Paul Gauguin, "Christ in the Garden of Olives," Oil on Canvas, 1889, 28.5" × 36", 1889.
Though the Gospel According to Matthew wasn't the first of our gospels to be composed (most scholars now believe Mark is the oldest of the four), already by the second century many Christians were showing their admiration for this book by placing it first in line among those ultimately included in our New Testament canon.
There are many reasons for this priority. For one thing, Matthew has given us a tightly ordered, compelling storyline that pauses at key points to provide a carefully organized presentation of Jesus' teaching, including five skillfully crafted sermons on specific themes of the Christian life:
One of Matthew's central goals was to provide the church with a kind of teaching manual for following Jesus. For a community commissioned to "make disciples of all nations … teaching them to obey everything that I have commanded you" (28:19), Matthew's gospel was truly useful.
A more likely explanation of its priority, however, is to be discovered in the ease with which Matthew's gospel enables a smooth transition out of the Old Testament story and into the New. Indeed, Matthew's intense focus on Jesus as the fulfillment of the Jewish Scriptures facilitates this gospel's role as a kind of literary hinge on which the two unified yet different testaments swing.
Matthew sets the tone for the rest of the New Testament by insisting as loudly as he can that believers cannot understand Jesus and the new covenant he brings apart from the knowledge of God made known in the history and literature of the people of Israel.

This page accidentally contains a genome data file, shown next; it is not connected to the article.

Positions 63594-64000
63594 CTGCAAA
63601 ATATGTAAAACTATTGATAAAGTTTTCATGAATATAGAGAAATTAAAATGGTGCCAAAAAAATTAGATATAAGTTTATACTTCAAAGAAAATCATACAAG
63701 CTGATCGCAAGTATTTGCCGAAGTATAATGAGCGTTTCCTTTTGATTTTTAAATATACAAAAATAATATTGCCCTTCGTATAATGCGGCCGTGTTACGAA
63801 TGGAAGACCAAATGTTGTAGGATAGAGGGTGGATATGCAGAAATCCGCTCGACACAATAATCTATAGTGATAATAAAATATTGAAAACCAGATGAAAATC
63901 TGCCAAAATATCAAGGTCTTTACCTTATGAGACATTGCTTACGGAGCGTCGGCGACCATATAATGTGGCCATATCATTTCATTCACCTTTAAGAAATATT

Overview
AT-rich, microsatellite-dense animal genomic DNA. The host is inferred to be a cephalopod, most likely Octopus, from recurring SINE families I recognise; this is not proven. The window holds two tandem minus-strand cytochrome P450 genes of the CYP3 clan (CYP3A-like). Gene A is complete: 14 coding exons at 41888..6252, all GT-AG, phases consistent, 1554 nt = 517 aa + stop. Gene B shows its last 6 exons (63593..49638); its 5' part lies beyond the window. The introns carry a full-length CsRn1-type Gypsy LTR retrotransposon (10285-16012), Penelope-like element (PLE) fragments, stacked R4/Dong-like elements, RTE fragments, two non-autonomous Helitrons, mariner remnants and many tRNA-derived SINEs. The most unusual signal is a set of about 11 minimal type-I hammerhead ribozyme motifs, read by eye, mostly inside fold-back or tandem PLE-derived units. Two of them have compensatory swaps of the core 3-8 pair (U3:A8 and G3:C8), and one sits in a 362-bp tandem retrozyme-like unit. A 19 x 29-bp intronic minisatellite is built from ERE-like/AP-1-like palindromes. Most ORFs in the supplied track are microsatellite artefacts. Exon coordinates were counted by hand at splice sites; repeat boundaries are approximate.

Indeed, it is often noted that Matthew's gospel is very "Jewish" in style and theme. At one level this is a strange thing to say, because Jesus and his earliest followers were all Jewish! But when we compare Matthew with the other canonical gospels, it is impossible to miss this gospel's repeated concern to identify particular events in Jesus' life as the direct fulfillment of specific Jewish Scriptures.
On as many as 16 occasions, either Matthew himself or someone in the gospel narrative pauses to point out that ancient scriptural prophecies are being fulfilled. All told, Matthew will quote the Old Testament more than 60 times and allude to it beyond our capacity to count; he does this far more often than the other gospel writers do. The constant emphasis on fulfillment provides the sense that the world is governed by God's design, and that everything that occurs represents the timely unfolding of an ancient plan revealed long ago to God's people Israel.
We also note Matthew's interest in underscoring the ongoing validity of the Jewish law. "Do not think that I have come to abolish the law or the prophets," Jesus warns his followers, "I come not to abolish but to fulfill" (5:17).
In accordance with the Jewish law, Jesus expects his followers to make offerings, to fast, to pay the temple tax, to keep the commandments, and to observe the Sabbath. Indeed, though the Scribes and the Pharisees are not to be imitated, their teaching is to be followed because "they sit on Moses' seat" (23:1–2). When Jesus condemns them, his critique is not that they are observing the law, but that they do not properly practice the full truth of what they preach.
Christians schooled on a selective reading of Paul's letters may be tempted to think that the Old Testament is obsolete, and that obedience to God's commands is irrelevant given the grace and forgiveness offered to all who express verbal faith in Christ. Matthew will pose a strong critique of such assumptions, and we in the church desperately need to hear his correction. Read Matthew, and get ready to be challenged.